Stanford has changed the most as a character. Was he always this obsessed with his image? 

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I loved the first two episodes. I was ready to hate watch and make fun of the characters acting the same way the did in the original series and I ended up crying when I saw Charlotte's all grown girls. 

Remember when life was about buying expensive shoes and dating around in cocktail bars? The ladies have move on, so have we. It was nice that we found each other again after all these years.

The woke madness is real and the show has to acknowledge it. Please don't turn AJLT into another show obsessed with it. 

 

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Originally, I had no intention of watching, because that was my feeling too, especially after the two movies that, imo, didn't need to happen but I saw opaque comments about an end to the first episode that was a shock and I said "hm, wonder what that's about?"

Then this morning, I was actually watching a morning news magazine show and on the bottom of the screen crawl said something to the effect of "SATC fans divided on the first episodes" or something and I was intrigued. Then I even saw a newspaper headline that alluded to a negative review, so I said "okay, I think I might need to watch to see what all this fuss is about" (I didn't read the article), so I had to find a stream.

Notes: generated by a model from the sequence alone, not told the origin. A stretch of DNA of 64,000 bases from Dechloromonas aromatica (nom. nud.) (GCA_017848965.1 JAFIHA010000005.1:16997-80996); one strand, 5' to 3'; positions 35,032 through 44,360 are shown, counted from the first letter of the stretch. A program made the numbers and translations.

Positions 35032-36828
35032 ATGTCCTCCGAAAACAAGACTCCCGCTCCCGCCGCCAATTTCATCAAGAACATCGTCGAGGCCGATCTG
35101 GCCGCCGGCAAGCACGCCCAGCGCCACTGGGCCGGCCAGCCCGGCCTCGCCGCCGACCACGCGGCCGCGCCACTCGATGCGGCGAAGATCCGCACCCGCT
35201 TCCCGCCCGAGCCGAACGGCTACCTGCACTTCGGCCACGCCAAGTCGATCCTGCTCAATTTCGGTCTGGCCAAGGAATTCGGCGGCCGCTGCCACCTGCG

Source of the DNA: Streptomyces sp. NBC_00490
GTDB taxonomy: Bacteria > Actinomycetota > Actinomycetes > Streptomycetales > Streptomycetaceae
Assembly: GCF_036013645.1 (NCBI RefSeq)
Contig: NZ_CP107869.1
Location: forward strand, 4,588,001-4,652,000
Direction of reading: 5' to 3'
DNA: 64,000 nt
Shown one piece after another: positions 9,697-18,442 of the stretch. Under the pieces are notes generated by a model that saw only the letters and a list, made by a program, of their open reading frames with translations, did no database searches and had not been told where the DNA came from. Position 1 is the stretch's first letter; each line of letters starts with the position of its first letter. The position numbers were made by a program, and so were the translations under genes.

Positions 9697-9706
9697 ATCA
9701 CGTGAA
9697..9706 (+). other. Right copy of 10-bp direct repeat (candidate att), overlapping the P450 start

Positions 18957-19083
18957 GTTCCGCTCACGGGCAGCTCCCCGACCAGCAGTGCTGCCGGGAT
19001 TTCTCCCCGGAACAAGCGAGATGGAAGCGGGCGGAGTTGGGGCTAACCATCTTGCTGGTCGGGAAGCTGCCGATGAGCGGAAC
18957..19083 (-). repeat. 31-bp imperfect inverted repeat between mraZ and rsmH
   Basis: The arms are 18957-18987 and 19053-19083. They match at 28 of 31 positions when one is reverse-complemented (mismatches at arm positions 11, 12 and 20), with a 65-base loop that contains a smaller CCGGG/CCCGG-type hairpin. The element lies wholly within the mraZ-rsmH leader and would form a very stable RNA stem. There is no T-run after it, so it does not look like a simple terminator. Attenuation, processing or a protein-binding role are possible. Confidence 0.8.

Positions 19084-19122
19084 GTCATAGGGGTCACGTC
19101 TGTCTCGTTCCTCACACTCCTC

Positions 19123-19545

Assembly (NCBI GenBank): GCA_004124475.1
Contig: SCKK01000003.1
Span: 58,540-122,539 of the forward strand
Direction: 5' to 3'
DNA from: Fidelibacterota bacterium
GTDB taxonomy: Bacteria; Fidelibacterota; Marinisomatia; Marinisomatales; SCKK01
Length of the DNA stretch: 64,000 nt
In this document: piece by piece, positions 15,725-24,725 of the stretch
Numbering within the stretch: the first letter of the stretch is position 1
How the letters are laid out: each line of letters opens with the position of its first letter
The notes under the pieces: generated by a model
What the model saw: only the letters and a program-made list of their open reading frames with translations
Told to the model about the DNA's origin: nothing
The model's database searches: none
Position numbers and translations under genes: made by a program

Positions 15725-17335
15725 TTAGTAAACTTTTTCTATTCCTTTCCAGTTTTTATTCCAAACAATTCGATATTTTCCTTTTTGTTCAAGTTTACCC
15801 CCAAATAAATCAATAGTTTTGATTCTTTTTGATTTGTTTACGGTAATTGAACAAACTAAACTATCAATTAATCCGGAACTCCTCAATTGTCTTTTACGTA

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My first question after watching is "How will they deal with the Stanford Batch issue?" Or do they not plan on lasting that long. Willie Garson has died and they won't be able to pretend his character is in Europe like Samantha, who they kept discussing as if her absence were a type of death. With

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, it's going to span the maudlin to have another long-time character die in such a short space of time. I guess they are at "that age" when loss can come more frequently but isn't this still a comedy?

Speaking of which, the laughs didn't come until the second episode, and then they were few and far between and I'm including even

 

From a writing perspective, I was surprised by how much the first episode seems like a pilot. It's kind of comforting that, as accomplished as MPK and everyone connected with SATC are, they can still produce an episode that struggles with the same aspects as everyone else like writing too much exposition.

The second episode was much better, less clunky storytelling but still hung like a dark cloud, it's appropriate that the Eurythmics song closed out the episode. 

I think the episodes managed the aspect of grief well. I do wonder, in such an already somber time when loss abounds, how many people want to see consecutive episodes dealing with loss and death, especially for a show that was once known for punchlines, one-liners and oh, comedy.